Argentina's defense minister said today that 368 crew members of the sunken cruiser General Belgrano are still missing, but searches continue off Tierra del Fuego.

Defense Minister Amadeo Frugoli told a press conference that of the 1,048 aboard when the cruiser was torpedoed Sunday by a British nuclear submarine, 680 have been rescued.

Frugoli said, however, that he could offer no actual casualty figures for either the cruiser or other military actions. He said the joint chiefs of staff would reveal them at a "timely" moment.

The press conference, the first offered by senior defense officials since the invasion of the Falklands April 2, appeared to have been called to stress that the Belgrano was outside of Britain's own exclusion zone around the islands and that the aging ship offered no threat to British forces when it was attacked.

In the diplomatic arena, Frugoli did say Argentina "is open to any diplomatic negotiation that could lead to a peaceful solution," but he added that any accord had to account for "our honor and our legitimate rights."

Frugoli, who is a lawyer, not a general, in the military-dominated government, said Argentine airstrips on the Falklands were in working condition despite British bombing raids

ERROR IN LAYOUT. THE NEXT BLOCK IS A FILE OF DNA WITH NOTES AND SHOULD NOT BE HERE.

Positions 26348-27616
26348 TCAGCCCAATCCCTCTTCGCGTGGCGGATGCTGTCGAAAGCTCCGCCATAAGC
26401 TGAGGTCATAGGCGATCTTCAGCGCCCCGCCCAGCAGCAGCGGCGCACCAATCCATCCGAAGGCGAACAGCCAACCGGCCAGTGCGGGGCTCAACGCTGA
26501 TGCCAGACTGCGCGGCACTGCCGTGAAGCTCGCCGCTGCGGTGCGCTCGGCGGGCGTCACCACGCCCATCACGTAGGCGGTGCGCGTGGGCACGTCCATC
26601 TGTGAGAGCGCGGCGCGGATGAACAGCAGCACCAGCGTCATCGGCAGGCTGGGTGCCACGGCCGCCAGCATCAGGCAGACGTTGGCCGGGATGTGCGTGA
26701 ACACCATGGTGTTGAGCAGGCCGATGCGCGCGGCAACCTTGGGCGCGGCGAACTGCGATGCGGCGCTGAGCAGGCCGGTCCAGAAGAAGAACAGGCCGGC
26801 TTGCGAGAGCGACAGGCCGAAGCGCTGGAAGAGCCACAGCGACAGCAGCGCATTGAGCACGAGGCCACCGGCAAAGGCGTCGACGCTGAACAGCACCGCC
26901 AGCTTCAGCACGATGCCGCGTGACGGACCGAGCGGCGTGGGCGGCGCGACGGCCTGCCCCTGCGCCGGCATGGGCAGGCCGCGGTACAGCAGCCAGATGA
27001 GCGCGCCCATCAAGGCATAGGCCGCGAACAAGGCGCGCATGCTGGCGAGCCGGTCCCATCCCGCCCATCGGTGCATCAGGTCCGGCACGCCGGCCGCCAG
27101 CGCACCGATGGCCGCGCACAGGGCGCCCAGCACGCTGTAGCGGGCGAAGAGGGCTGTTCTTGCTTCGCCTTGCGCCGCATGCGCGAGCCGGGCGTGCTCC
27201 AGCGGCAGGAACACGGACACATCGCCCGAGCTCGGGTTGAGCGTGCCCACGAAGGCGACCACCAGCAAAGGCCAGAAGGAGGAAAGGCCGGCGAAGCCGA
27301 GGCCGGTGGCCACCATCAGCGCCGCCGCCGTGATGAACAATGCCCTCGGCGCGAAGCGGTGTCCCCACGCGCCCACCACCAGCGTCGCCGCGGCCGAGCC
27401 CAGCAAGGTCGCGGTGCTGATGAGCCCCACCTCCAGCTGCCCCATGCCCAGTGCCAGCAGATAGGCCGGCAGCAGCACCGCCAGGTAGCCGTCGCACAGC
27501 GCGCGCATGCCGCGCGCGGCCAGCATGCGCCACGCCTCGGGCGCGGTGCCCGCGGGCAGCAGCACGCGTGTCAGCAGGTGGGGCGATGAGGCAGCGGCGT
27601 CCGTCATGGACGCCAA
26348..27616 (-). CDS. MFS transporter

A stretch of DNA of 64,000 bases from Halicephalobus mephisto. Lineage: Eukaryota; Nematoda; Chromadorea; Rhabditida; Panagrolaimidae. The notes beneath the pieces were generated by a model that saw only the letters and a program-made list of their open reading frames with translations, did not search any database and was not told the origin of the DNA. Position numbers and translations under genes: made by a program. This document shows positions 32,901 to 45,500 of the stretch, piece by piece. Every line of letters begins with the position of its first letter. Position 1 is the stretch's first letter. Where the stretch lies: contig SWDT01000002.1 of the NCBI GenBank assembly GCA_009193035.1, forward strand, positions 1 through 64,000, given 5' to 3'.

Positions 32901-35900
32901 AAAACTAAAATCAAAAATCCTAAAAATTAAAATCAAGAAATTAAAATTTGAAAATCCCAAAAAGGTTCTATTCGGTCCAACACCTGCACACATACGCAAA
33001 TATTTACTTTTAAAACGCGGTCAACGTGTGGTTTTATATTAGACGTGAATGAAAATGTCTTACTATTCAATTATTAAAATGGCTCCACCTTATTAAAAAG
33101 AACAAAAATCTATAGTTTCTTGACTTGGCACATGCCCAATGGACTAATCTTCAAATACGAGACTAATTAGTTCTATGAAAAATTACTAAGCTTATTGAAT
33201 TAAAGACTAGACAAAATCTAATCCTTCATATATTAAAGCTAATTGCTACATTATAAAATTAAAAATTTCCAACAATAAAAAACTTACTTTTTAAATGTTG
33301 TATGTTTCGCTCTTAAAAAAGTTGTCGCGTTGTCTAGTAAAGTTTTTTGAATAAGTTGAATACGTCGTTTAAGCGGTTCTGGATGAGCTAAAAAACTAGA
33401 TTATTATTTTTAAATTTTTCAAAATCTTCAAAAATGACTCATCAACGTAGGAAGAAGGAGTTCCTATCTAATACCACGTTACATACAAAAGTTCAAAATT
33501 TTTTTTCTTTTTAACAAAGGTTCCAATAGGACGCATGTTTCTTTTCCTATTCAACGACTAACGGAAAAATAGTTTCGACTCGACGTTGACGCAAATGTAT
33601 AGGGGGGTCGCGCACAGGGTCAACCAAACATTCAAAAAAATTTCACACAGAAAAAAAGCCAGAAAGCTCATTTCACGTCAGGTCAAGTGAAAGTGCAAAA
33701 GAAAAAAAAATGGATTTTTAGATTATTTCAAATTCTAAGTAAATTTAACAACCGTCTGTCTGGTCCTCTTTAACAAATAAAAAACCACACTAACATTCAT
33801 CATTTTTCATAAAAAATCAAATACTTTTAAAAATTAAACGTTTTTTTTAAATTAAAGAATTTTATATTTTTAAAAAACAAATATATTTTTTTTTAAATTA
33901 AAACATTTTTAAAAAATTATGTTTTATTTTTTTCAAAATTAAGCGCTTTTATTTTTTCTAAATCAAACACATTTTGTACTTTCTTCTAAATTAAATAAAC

He said Argentina had not considered "the possibility of asking for military support from other countries," apparently referring to the Soviet Union. He refused to comment on reports that Brazil had agreed to sell Argentina two of its Bandeira naval surveillance aircraft.

Reports reaching Buenos Aires from Uruguay today said a Polish fishing boat was expected there late today carrying two Argentine pilots who survived the downing of their Canberra bomber during an attack on the British fleet.

The reports quoted the Polish Embassy in Montevideo as saying the Polish fishing boat had picked up the pilots. The Argentine military command has not acknowledged the plane was downed.

As reports from Britain indicated second thoughts there about the loss of lives in this week's fighting, Argentine officials sought to play up what they said was the unnecessary sinking of the cruiser. They charged Britain with violation of the standards of war.

Britain's explanation--that the Belgrano was a threat to Britain's task force--"lacks all validity and offends reason," said Frugoli.

There was no sign here that the heavy Argentina toll had weakened political support for the military defense of the islands, which have long been a popular patriotic cause here.

Leaders of the principal political parties, who had begun to renew their attacks on internal policies and even to question the timing of the invasion last week, have once again aligned with the military after this week's fighting.

With the civilian politicians echoing the strongest line of military leaders, the junta here is under little pressure to concede ground because of the losses so far, analysts said.